Monday, August 30, 2010

Hutton's Shearwater Get Predator-Free Home

The Minister, visitors, supporters and Trust members are welcomed to the Hutton's shearwater colony on the Kaikoura Peninsula

The Hon Kate Wilkinson cutting the ribbon to officially open the newly established predator proof fence with some of the Trust members, Nicky McArthur, Teri Sonal and Dennis Buurman

Minister of Conservation Kate Wilkinson and Trust Chairman Paul McGahan planting a tree within the new Hutton's shearwater colony on opening day

Great news for the Kaikoura Hutton's Shearwaters.

Wellington, Aug 28 NZPA- Kaikoura has celebrated the building of predator-proof fencing for a new colony of Hutton's shearwater -- a seabird species unique to Kaikoura.

Hutton's shearwater are one of the few seabird species that have survived on the mainland of New Zealand. Today only two colonies are left.

Minister Kate Wilkinson attended the celebration at Takahanga Marae and thanked the community for their help.

With only two remaining breeding sites on the Kaikoura Ranges' mountain slopes, Hutton's shearwater faced a precarious future, Ms Wilkinson said.

The Department of Conservation has been working towards building a third colony and the Hutton's shearwater charitable trust raised $220,000 to build a 563m predator-proof fence around it on the Kaikoura Peninsula.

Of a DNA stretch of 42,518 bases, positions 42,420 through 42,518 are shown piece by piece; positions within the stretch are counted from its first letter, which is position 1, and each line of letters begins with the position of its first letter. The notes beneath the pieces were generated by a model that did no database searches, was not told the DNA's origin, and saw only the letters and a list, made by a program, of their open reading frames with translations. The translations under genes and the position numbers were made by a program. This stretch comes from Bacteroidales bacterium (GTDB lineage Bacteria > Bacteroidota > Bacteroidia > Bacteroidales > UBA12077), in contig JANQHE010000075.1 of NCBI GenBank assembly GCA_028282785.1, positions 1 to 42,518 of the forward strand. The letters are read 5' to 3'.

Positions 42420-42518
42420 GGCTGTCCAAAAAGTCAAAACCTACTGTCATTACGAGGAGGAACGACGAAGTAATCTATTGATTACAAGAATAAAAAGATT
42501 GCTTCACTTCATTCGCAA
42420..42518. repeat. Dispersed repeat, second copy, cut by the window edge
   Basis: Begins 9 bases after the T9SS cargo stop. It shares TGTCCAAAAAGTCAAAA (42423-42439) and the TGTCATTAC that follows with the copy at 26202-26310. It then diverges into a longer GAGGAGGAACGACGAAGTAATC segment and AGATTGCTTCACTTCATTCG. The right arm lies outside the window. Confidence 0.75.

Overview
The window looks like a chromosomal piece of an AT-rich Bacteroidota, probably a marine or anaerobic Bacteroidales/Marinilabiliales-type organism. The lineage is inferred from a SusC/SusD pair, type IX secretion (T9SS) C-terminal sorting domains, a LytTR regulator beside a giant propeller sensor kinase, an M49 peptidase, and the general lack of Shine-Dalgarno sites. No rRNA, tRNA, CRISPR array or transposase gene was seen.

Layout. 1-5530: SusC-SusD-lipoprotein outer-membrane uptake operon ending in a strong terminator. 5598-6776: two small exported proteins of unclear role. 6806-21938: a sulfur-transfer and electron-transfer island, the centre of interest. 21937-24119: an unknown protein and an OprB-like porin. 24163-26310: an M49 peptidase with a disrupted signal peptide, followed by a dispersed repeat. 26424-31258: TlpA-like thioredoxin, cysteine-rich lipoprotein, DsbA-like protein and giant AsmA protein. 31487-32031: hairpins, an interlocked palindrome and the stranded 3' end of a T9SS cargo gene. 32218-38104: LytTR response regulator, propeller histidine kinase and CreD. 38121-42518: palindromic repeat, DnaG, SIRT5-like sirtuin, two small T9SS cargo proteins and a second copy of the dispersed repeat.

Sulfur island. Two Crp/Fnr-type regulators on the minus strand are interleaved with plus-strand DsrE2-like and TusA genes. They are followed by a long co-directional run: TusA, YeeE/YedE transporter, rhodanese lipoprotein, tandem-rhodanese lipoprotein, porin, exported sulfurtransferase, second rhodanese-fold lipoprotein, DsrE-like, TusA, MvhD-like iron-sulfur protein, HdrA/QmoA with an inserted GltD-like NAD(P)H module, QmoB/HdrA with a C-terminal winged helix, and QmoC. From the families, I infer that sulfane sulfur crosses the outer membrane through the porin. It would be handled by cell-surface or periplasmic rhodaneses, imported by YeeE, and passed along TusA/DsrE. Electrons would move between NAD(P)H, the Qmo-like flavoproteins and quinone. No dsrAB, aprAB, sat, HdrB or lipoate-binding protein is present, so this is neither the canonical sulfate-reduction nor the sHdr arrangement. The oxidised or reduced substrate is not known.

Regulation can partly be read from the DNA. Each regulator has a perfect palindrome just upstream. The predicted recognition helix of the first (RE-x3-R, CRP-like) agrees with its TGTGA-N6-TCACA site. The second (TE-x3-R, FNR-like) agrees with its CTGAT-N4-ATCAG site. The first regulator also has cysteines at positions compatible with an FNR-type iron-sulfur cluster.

Between 2005 and 2008 about 270 chicks were moved to the 2ha site.

They were fed and cared for there until they fledged, with the intention they would recognise it as their home and would return there to breed.

A number of chicks were killed by cats which made the fence essential, Ms Wilkinson said.

"It's great to see the Kaikoura community working together to achieve conservation goals."

Saturday, August 7, 2010

All day Pelagic Report

Hi All

Here is Gary's report from the all-day pelagic tour that took place on the 31st of July. It looks like it was a great success and we will look at puttin gon a spring all-day tour around the spring equinox.

Heading out at 0630 into the dark and headed 120 on the compass. The forecast was not good but that didn't deter the the regular deep sea commandos that have come on every deep sea pelagic that we have done so far. As we got out the North swell started to build but no wind and as it got lighter we witnessed a spectacular red sky which is usual with a nor west forecast. We arrived at 0745hrs at the 18 N.Miles mark off shore that we visited in March that went so well, put the bait in the water and waited with coffee and hot chocolate,chatting while the hard core keept a sharp look out.

We stayed for 3hours at the out side range and had Royals, Black-brows, Shy's, Bullers, but no Wandering and very few Cape petrel which seemed a bit strange. Some great views of Grey faced and westland petrels.

Wind still holding off so we worked our way inshore with a few more stops on the way.
Found a fishing boat off the Conway river and spent some time with them and had the big numbers but still very few Wanderings (2).

One more stop on the inside bank off the Conway and last chance to get a Grey petrel or
Antarctic Fulmar and just as we stopped the cry when up “Fulmar” but it was the only one. The reason that we didn't get many of the other birds was probably the off shore breeze but it was an enjoyable trip and the wind held off and no one was sea sick.